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Thursday, March 21 , 2019, 3:17 pm | Mostly Cloudy 57º


Captain’s Log: Mud-lines on Coast Create Opportunity, Problems for Sea Critters

Critters are always on the lookout for feeding opportunities, and winter rains provide great ones such as mud-lines flowing out of creeks and rivers.

After a wet winter storm, adaptive anglers meter along new mud-lines looking for any place where they intersect structures.

Those promising intersections may be crowded with foraging game fish and small sharks like calico and sand bass, brown rockfish, smoothounds, pinbacks and shovelnose.

Halibut are sometimes hooked while hunting along the meandering mud breaks and I have even found schools of white seabass working along a mud-line.

This is a treat for the fish because they have a chance to eat a more varied diet than usual. The trick to finding the fish is to read and exploit how currents affect the flow of mud and food.

Careful observation of the flow out of stream mouths will show which direction the current is running. It may be running up the coast or down the coast, changing periodically and redistributing food as it bends the mud-line.

For folks out fishing in boats, the action is often most productive right along the mud-line, a short distance down-current from the outflow. That’s where the greatest concentration of naturally occurring food will be.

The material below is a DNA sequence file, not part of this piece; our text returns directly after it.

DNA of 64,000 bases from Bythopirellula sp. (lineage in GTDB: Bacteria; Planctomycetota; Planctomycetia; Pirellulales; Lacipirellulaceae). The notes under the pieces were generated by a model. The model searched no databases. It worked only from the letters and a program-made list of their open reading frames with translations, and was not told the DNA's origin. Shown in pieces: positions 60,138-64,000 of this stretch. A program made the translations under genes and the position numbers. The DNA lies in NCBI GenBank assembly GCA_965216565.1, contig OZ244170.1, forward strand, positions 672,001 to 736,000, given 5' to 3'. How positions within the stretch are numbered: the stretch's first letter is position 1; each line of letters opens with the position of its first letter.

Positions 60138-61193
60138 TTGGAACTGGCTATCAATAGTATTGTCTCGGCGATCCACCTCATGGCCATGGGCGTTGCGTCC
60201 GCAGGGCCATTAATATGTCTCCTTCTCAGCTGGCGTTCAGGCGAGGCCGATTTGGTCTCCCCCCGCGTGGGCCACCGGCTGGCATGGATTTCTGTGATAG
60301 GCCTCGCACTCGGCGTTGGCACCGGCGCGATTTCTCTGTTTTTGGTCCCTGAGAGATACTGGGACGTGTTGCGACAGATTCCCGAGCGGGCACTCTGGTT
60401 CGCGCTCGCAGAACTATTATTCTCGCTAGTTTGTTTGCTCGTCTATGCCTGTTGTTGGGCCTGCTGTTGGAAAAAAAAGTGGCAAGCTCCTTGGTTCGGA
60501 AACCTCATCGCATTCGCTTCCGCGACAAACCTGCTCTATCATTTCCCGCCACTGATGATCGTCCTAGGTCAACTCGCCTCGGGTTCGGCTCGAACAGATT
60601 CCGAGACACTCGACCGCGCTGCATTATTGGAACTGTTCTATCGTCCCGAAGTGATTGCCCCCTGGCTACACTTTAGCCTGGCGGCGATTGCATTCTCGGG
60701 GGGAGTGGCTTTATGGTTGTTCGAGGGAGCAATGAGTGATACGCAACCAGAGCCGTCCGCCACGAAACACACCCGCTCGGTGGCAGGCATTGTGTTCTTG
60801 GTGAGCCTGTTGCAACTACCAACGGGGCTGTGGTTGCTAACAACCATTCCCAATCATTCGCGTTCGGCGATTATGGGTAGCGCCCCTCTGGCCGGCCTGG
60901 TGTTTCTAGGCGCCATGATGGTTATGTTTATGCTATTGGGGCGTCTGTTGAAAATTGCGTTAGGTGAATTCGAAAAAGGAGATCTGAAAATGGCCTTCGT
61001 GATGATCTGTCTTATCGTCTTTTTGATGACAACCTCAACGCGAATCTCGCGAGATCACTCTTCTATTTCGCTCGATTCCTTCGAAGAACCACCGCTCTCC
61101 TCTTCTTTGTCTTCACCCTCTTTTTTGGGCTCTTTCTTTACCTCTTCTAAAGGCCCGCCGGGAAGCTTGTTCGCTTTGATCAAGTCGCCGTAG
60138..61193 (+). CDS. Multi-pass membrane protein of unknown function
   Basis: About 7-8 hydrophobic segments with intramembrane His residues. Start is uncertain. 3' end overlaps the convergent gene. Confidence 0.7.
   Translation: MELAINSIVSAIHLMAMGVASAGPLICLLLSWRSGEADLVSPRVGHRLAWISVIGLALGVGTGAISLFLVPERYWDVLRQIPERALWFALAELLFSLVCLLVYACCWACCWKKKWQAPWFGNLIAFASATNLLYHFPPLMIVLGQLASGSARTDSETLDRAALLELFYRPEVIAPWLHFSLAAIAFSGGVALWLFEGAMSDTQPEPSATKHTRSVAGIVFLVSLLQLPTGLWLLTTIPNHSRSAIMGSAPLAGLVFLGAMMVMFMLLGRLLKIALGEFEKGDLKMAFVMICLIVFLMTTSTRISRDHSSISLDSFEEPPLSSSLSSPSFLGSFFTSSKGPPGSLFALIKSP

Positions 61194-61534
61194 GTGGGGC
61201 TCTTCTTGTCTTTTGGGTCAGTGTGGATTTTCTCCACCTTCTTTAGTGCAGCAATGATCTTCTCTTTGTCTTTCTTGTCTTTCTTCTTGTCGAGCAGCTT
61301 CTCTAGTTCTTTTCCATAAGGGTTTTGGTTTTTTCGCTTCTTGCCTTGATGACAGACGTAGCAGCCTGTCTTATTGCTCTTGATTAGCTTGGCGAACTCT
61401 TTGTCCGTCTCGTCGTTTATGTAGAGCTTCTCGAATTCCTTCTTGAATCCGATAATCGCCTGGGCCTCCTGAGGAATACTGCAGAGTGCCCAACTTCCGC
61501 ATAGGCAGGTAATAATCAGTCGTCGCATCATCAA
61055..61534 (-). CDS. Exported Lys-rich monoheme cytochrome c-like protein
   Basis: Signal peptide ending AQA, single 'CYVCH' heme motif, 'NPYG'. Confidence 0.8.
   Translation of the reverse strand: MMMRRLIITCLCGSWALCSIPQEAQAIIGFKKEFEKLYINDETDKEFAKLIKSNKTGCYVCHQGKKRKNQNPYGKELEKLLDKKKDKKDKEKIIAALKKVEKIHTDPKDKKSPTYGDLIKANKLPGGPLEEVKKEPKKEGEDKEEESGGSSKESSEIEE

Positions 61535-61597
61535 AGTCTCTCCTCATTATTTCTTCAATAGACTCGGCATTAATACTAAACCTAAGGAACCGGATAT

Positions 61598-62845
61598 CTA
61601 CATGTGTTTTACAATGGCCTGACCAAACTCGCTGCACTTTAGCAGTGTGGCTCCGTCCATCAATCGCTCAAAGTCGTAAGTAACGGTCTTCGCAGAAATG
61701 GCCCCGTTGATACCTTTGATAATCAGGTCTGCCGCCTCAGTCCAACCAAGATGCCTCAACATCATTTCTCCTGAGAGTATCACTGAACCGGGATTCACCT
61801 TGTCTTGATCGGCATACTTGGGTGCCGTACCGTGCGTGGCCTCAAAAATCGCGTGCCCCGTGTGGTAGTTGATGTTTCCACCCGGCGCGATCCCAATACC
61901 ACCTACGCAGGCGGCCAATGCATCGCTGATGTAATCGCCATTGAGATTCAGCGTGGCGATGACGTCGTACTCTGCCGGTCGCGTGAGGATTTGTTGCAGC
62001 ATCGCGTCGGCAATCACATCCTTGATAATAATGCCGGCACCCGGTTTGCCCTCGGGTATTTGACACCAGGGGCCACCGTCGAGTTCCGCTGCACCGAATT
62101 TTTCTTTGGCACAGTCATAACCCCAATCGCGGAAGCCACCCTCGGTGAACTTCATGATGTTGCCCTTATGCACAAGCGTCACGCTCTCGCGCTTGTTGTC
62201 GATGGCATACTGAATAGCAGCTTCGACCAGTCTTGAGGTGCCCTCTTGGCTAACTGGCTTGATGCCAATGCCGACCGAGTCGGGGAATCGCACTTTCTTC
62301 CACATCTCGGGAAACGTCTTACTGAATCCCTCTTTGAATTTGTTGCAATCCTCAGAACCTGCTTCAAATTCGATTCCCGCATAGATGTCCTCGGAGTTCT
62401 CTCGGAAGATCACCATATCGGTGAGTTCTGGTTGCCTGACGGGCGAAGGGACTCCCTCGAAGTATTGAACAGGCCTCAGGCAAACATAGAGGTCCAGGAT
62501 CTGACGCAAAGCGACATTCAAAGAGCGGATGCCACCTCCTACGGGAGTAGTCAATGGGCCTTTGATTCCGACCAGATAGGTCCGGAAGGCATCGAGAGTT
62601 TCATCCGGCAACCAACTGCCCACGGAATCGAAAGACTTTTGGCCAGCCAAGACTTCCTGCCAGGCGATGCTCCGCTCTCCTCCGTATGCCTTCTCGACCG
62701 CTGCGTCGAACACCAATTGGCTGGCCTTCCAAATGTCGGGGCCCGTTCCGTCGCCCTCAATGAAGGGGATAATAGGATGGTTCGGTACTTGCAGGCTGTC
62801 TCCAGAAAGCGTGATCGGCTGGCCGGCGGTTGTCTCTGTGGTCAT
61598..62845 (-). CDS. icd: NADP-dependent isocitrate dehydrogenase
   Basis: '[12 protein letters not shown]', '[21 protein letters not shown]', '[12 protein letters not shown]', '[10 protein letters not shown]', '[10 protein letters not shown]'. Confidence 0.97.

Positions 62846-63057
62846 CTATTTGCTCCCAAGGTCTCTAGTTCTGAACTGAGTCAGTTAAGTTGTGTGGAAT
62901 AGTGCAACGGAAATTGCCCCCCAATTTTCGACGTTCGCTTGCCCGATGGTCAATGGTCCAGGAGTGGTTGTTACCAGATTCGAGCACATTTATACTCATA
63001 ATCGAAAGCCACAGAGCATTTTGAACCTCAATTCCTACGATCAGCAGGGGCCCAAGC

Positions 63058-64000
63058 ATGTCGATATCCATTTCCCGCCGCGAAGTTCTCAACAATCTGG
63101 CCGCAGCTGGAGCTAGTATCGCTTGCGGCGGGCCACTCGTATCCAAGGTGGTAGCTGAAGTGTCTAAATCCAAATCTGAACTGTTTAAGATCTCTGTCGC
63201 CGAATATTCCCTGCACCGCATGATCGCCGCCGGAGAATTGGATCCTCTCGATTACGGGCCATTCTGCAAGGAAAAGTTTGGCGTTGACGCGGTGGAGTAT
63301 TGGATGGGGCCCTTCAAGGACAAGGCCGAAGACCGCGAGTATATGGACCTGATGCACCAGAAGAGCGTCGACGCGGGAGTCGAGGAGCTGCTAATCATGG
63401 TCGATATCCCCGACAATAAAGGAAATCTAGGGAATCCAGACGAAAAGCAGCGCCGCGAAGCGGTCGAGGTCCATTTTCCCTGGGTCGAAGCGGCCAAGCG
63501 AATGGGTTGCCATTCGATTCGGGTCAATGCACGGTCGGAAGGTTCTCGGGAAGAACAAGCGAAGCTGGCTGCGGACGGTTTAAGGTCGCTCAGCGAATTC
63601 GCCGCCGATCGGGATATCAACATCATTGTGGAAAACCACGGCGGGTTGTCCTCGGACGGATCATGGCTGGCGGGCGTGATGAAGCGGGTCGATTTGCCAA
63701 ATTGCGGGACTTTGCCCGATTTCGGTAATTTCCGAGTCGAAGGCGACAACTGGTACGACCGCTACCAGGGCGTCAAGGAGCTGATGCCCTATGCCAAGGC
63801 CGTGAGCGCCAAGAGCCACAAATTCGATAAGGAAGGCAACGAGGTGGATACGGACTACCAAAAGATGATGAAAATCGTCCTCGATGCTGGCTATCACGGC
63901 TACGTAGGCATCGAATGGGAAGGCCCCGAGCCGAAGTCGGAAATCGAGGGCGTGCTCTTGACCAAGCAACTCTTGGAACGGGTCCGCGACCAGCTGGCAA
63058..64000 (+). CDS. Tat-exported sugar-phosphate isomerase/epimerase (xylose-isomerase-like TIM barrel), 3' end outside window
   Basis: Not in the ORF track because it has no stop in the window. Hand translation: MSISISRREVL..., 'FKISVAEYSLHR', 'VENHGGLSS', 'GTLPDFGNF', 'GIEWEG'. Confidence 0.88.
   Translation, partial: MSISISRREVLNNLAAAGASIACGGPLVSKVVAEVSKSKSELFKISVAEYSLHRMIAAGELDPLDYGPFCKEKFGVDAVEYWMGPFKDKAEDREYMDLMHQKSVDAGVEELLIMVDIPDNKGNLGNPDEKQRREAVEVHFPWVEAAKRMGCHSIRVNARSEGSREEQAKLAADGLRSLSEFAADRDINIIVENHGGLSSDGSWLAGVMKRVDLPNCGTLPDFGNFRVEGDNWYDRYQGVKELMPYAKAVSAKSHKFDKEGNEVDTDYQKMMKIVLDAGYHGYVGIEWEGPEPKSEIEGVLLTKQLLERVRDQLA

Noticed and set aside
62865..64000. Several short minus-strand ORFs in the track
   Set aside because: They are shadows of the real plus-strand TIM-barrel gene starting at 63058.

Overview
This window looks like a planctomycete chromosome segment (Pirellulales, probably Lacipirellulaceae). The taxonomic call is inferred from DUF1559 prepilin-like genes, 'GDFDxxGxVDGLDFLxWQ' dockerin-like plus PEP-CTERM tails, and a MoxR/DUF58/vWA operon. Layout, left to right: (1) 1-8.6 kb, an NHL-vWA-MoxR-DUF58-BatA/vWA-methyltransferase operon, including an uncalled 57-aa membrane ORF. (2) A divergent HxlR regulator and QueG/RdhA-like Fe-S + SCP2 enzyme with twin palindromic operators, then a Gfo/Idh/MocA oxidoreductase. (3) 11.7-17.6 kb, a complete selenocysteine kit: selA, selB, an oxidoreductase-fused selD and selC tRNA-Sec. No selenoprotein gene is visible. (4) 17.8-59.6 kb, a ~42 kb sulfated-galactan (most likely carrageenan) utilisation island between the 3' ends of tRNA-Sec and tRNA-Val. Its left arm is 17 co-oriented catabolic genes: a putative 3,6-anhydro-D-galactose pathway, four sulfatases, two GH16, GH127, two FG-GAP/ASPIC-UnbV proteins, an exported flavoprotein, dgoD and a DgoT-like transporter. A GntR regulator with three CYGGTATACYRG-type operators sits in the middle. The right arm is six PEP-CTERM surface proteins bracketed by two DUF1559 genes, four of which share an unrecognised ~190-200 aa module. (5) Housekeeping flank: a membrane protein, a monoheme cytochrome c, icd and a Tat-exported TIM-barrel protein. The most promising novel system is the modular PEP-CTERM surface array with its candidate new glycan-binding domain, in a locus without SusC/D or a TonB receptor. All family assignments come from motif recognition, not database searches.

Foraging predators know how to find the best spots and will surely be nearby.

Longer piers usually extend out past mud lines, allowing access for non-boaters.

One example, Goleta Pier (in the city of Goleta), features good kelp growth along its west side from rocks piled over a pipeline. That is plenty of prime structure to tempt foraging fish in from deeper water to feed.

It is sometimes possible to cast from the pier, right to that magic place where a mud-line intersects structure. That is the cast that can make your day.

When we walk along the beach or drive along the coast where we have good nearshore views, those mud-lines after major rains look pretty yucky.

To the critters of the sea and shore, whether they be critters of the land, sea or air, those mud-lines mean edible things flowing out from waterways.

Those edible things are not typically available to these critters who like a little variety in their diet just as much as we do.

— Capt. David Bacon operates WaveWalker Charters and is president of SOFTIN Inc., a nonprofit organization providing seafaring opportunities for those in need. Visit softininc.blogspot.com to learn more about the organization and how you can help. Click here to read previous columns. The opinions expressed are his own.

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